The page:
variants in which the number of nodes is forced to be exactly half that of the original sub-

domain. The second measure is more dif¬cult to control. Thus, the top part of Figure 13.9

shows the result of the RGB algorithm on a sample ¬nite-element mesh. This is a vertex-

based partitioning. The dashed lines are the cut-edges that link two different domains.

An approach that is competitive with the one described above is that of double striping.

This method uses two parameters , such that . The original graph is ¬rst ¨ y y ¨ y y

c c D

partitioned into large partitions, using one-way partitioning, then each of these partitions

y

c

is subdivided into partitions similarly. One-way partitioning into subgraphs consists ¨y y

of performing a level set traversal from a pseudo-peripheral node and assigning each set of

roughly consecutive nodes in the traversal to a different subgraph. The result of this

IEi

y

approach with is shown in Figure 13.9 on the same graph as before. As can

¨ y D'y

c D

be observed, the subregions obtained by both methods have elongated and twisted shapes.

This has the effect of giving a larger number of cut-edges.

k

q p z7 w—w

{ { {7 #

¢ 4 ¡ ¡

£¤§ S

¡

™

% # 3¡

!

The RGB algorithm (top) and the double-

striping algorithm (bottom) for partitioning a graph into 16

subgraphs.

‘

—t

7 u pU¢ 7 p z7 yw— y w u

{ {˜p p { p

˜

¡

“£§

¢

! hC §¤ !

¤ …S !

§

¥

¤ ¤

There are a number of heuristic ways to remedy this. One strategy is based on the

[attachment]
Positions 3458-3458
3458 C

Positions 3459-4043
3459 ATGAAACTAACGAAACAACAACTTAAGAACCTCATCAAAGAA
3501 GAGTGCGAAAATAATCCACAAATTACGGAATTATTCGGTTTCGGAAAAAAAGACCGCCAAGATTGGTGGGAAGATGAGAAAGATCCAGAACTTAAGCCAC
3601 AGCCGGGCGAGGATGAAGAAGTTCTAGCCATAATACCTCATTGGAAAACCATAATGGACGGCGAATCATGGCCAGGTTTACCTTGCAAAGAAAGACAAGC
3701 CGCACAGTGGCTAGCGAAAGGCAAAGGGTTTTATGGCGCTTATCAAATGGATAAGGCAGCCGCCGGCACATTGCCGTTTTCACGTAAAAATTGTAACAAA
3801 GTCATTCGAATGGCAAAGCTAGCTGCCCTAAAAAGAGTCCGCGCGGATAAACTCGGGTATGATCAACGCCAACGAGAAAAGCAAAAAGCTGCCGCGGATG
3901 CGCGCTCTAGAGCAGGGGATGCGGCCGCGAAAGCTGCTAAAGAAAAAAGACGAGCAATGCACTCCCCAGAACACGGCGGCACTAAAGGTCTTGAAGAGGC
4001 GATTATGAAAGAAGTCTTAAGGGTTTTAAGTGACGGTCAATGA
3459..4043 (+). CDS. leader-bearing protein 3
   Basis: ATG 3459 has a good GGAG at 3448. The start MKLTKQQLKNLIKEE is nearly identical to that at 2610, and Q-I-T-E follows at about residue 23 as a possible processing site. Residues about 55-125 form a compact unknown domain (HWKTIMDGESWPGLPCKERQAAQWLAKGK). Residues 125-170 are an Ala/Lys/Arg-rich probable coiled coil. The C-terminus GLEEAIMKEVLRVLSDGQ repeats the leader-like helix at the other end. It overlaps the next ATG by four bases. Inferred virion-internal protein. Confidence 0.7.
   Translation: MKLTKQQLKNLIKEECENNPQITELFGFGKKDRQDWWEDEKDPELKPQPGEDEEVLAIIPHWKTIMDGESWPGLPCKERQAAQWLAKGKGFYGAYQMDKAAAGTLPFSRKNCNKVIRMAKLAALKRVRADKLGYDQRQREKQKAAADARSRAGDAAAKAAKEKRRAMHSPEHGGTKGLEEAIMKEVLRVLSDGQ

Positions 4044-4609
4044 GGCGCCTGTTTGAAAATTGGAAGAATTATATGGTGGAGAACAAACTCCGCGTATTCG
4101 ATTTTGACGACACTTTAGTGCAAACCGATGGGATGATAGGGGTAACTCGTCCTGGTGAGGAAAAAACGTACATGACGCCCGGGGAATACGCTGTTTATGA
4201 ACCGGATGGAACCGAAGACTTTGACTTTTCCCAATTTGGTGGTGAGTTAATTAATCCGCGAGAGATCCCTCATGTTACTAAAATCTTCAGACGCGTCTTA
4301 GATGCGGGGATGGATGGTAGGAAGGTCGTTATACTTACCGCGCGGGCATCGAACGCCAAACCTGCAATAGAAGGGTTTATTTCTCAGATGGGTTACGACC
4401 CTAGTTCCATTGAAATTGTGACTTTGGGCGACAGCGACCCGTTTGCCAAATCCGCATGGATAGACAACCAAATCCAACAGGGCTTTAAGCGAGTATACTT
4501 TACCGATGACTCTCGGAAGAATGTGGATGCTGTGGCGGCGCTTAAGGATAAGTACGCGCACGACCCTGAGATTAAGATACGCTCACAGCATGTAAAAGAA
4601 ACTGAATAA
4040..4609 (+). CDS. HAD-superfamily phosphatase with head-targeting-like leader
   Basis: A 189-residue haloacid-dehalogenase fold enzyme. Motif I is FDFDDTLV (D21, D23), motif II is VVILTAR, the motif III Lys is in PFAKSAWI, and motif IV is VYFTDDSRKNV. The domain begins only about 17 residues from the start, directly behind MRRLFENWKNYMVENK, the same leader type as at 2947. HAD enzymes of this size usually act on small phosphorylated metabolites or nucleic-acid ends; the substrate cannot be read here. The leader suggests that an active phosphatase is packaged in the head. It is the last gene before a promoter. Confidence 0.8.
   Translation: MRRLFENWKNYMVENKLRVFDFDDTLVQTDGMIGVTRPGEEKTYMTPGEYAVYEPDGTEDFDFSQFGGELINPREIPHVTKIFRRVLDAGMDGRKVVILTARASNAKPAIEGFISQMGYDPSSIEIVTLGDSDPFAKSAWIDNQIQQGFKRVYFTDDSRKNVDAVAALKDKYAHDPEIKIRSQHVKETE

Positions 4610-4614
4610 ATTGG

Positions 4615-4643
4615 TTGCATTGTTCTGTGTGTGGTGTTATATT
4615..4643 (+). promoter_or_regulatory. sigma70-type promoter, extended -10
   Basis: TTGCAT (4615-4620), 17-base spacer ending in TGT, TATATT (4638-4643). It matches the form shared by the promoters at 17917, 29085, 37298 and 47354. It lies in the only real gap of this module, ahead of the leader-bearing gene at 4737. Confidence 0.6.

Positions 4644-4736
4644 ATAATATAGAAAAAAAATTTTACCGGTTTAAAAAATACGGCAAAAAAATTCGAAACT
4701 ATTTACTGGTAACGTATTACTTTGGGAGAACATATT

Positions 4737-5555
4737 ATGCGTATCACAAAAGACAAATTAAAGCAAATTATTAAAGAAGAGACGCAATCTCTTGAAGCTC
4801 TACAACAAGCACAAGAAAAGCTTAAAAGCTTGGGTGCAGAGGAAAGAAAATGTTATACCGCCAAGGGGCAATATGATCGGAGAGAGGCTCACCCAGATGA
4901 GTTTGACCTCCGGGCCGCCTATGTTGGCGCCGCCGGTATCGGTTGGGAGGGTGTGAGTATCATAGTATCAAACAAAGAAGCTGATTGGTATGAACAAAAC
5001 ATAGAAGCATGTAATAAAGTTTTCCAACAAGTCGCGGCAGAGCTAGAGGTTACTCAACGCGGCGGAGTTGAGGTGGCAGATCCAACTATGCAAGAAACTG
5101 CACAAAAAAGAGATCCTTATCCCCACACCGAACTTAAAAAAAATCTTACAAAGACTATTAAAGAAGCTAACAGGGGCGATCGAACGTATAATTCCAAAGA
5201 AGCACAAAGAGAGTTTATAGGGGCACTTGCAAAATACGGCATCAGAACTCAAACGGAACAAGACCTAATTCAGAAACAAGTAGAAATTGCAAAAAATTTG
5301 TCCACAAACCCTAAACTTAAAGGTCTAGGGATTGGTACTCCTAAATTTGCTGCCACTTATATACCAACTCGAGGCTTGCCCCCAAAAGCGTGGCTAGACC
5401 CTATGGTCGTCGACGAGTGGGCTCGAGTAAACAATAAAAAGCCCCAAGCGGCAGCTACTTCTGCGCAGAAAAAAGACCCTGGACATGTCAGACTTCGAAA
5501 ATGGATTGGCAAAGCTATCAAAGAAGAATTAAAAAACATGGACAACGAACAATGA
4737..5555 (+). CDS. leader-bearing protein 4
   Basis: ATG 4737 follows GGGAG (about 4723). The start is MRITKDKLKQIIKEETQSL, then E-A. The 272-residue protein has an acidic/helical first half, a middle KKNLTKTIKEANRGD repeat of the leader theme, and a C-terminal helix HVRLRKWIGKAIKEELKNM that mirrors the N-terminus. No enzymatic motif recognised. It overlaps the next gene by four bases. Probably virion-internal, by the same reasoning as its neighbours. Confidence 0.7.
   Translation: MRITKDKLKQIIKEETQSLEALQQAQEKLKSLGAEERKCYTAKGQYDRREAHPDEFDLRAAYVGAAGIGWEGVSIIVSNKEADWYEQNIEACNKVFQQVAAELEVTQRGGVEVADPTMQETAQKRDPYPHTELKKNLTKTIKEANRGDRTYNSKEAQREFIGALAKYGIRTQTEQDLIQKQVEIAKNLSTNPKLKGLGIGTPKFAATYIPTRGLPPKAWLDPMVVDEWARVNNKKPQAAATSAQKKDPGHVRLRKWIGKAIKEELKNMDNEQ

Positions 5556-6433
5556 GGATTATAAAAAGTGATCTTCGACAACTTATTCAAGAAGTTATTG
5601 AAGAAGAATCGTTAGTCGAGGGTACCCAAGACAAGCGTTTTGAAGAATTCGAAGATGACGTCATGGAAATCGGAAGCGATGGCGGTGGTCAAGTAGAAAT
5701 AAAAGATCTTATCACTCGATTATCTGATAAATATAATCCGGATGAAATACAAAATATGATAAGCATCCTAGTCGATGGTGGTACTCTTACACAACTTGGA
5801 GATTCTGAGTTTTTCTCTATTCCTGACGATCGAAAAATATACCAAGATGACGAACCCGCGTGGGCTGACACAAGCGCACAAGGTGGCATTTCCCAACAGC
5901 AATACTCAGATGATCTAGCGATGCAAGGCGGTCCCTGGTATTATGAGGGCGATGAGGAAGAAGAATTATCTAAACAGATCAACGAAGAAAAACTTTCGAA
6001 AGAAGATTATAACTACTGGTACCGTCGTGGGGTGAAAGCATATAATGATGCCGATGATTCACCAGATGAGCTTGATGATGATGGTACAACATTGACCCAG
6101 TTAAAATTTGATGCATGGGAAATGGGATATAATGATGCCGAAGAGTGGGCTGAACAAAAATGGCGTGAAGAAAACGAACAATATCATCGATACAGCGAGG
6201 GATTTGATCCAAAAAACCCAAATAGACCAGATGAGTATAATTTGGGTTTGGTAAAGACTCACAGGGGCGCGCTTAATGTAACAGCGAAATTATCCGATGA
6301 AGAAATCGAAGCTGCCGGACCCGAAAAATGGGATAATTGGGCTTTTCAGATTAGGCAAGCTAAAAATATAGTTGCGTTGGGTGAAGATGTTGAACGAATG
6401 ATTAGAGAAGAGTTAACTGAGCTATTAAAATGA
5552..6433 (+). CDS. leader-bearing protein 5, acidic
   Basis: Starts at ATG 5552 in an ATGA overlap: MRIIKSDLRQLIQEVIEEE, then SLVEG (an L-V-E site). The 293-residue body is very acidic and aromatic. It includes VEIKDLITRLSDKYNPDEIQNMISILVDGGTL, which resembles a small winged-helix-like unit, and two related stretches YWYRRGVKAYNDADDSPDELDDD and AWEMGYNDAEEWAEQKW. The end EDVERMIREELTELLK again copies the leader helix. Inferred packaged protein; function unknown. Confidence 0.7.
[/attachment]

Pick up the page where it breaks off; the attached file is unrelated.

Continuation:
fact that a level set traversal from nodes can be de¬ned instead of only one node. These

nodes are called the centers or sites. Each subdomain will expand from one of these

centers and the expansion will stop when it is no longer possible to acquire another point

that is not already assigned. The boundaries of each domain that are formed this way will

tend to be more “circular.” To smooth the boundaries of an initial partition, ¬nd some center

point of each domain and perform a level set expansion from the set of points. The process

can be repeated a few times.

vx¤ … ¢

¡¦ ™ 24 ) 6 ¢'

§8 ¡¥¥ 7 2 9@20 (§# (& ¢ §8 5 '2 £¨ # % #

64 ¢

'

! 0¦ 974

3 86

¨©§¥

¦¤

£

£

1. Find a partition . i¢ii’¨

GD

F tc thhht a

2. For Do: W

'S˜ X w

DY ti¢i¢’e

i hhht S˜

Y

X

3. For Do:

D‚ 2hi¢hit e

th

}

3 p 3 x u˜ z 7R

4. Find a center of . Set . 4

p p R D

5. EndDo

¨ 3 uc 3 F 3

6. Do a level set traversal from . Label each child t ¢ii¢t

thhh a

7. in the traversal with the same label as its parent.

W

8. For set := subgraph of all nodes having label

p

D‚ 2hi¢hit e

th

9. EndDo

™

# & $"

%#!

Multinode expansion starting with the parti-

tion obtained in Figure 13.9.

‘

˜ ˜ ‚ —

{ ˜ wU

7p #

¡

§

x"

!

For this method, a total number of cut-edges equal to 548 and a rather small standard

deviation of 0.5 are obtained for the example seen earlier.

Still to be decided is how to select the center nodes mentioned in line 4 of the al-

gorithm. Once more, the pseudo-peripheral algorithm will be helpful. Find a pseudo-

peripheral node, then do a traversal from it until about one-half of the nodes have been

traversed. Then, traverse the latest level set (typically a line or a very narrow graph), and

take the middle point as the center.

A typical number of outer steps, nouter, to be used in line 2, is less than ¬ve. This

heuristic works well in spite of its simplicity. For example, if this is applied to the graph £

X i

obtained from the RGB algorithm, with , the partition shown in Figure 13.10 QS˜